Mooing washer takes on engineer husband – and wins

Allergy season – and tissue-eating dogs – in full swing

The other day, I practiced the fine art of humiliation. I
answered the door in my jammies. At 10:38 in the morning. Now, lest
you think me one of those slothful housewives who doesn’t get
dressed until 10 minutes before she has to be in the carpool line,
let me assure you of this.
The other day, I practiced the fine art of humiliation. I answered the door in my jammies. At 10:38 in the morning. Now, lest you think me one of those slothful housewives who doesn’t get dressed until 10 minutes before she has to be in the carpool line, let me assure you of this.

I am so one of those slothful housewives.

But that day, when the UPS guy made a delivery while I was dressed in my faded flamingo pajamas, with my hair sticking up and my glasses on, that day it was Harry’s fault I was not dressed. Oh, please. Not because of that. For Pete’s sake, this is a family newspaper. No, it was Harry’s fault because of the washer and dryer.

Here’s the deal. My washing machine recently began to make a strange noise. If I had to diagnose it, I would say my washing machine sounds like a cow somehow got stuck in the thingy that spins around and is trying desperately to get out every time I wash clothes. It’s either that or it’s begging very loudly to be allowed to die in peace.

In any event, I think it might be obvious to everyone on the planet that I need a new washing machine. Everyone except Harry, of course. No, to Harry, it was not obvious that we needed a new washing machine. For one thing, Harry is an engineer.

It’s a well-known fact that engineers are genetically bred to be completely incapable of two things: a) replacing a piece of mechanical equipment without taking several months to diagnose the problem and making a billion futile attempts to fix it; and b) making a major purchase without extensive research and numerous field trips to the appliance store to engage the 12-year-old salesperson in technical discussions that can only end with the engineer being banned from shopping in said store for an eternity.

Toss into the mix that Harry is, quite possibly, the cheapest man on the planet and we have real problems here. Problems that led to me answering the door dressed as a scary flamingo woman.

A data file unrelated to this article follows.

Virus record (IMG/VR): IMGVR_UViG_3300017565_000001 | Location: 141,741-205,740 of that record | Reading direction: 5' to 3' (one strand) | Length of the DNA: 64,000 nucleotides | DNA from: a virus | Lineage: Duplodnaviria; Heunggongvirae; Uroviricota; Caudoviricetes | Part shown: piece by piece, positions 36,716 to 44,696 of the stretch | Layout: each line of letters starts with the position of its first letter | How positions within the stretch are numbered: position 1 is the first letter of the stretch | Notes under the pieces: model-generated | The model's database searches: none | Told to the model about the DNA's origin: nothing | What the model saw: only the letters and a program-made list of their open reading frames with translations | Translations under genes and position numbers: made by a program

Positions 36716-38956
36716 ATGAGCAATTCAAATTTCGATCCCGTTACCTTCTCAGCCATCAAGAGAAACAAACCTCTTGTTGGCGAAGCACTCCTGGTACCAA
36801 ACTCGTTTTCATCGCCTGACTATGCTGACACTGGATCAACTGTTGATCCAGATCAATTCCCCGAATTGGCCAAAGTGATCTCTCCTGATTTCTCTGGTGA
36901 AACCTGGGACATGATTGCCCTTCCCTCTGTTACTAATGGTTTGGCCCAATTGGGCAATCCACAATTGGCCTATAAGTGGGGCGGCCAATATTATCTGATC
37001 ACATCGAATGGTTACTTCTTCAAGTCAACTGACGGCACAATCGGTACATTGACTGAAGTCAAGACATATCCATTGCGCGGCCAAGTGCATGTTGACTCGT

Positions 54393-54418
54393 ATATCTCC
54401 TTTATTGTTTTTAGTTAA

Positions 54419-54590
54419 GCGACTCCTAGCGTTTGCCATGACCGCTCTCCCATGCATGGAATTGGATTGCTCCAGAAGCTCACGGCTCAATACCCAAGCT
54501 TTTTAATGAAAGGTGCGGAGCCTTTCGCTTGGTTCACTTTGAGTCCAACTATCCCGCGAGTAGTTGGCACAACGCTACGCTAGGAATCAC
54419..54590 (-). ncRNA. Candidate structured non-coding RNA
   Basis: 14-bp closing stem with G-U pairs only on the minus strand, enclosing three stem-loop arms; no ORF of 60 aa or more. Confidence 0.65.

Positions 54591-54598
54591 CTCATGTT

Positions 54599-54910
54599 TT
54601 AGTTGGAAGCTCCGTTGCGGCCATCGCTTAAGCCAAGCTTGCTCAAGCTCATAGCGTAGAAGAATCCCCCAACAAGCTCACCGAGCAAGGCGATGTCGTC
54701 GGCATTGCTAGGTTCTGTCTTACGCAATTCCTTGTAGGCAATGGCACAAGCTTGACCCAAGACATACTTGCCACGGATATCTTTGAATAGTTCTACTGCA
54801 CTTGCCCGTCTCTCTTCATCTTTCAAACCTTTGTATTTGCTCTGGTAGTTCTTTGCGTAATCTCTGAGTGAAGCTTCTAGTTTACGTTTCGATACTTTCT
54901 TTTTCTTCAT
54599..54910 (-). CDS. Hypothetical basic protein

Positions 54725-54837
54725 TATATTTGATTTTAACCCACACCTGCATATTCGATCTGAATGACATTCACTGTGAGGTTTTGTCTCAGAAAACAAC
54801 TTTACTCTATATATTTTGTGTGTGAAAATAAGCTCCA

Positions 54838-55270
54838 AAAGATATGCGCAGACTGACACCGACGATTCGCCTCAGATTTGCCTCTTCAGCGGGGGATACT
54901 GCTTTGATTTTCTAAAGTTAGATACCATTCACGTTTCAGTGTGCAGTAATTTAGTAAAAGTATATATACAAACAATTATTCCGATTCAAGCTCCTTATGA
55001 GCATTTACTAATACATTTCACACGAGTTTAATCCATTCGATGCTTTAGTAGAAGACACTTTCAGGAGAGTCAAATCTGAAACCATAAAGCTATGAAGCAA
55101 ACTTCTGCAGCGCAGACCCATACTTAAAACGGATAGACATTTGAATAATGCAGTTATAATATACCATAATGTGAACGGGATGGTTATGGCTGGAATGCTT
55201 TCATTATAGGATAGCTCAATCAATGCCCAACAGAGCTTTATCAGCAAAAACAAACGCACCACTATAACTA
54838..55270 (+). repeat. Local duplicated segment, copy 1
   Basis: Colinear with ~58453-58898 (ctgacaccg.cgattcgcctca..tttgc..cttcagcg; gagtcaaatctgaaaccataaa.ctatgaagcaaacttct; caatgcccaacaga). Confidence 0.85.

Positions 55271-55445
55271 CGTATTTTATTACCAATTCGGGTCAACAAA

Now, I tried my best to avoid these problems. One Saturday, I ran a load of wash and, as expected, the machine started moaning. Harry heard, and immediately told me that the washer wasn’t broken, it was overloaded. Seriously? It was walking across the laundry room. Call me crazy, but I don’t think washing machines are supposed to exercise. It was also making a mooing noise that I don’t believe washing machines are supposed to make. Plus, it was 14 years old. In washing machine years, that’s like 125 years old.

You try being 125 years old and wash a load of towels. I don’t think it’s easy.

So I did what any woman married to an engineer would do. I changed the laundry and put in a load of three T-shirts. And when the washing machine started mooing again, I simply let it moo. And do you know what my charming husband did?

Yeah, he closed the laundry room door.

Really? Really? The machine is begging to be replaced and he just shuts the door? How does that work? Anyway, after numerous attempts to get his attention (one of which, I confess, involved me yelling “for God’s sake, it just wants to die already”), Harry finally took a look at the washing machine. And his verdict was that the machine wasn’t quite dead, it was just nearly dead.

Hello, Captain Obvious. Where have you been all my life?

Anyway, as it turned out, I didn’t need to wait long for the poor thing to be put out of its misery (and as a bonus, I didn’t have to take it into the backyard and shoot it, either). The washing machine suddenly stopped mooing one day. And Harry had to agree to buy a new one or face a life of dirty underwear and stained T-shirts.

So that’s why I answered the door in the flamingo PJs. Not because I was out of clothes, but because I spent the entire morning researching washing machines. Oh, it’s not what you think – I wasn’t looking for reviews or ratings. I was trying to figure out which one came in the prettiest color.

You know, I may not be an engineer, but I know what is most important about finding a new washing machine. And a matching dryer. After all, they need to match, right?

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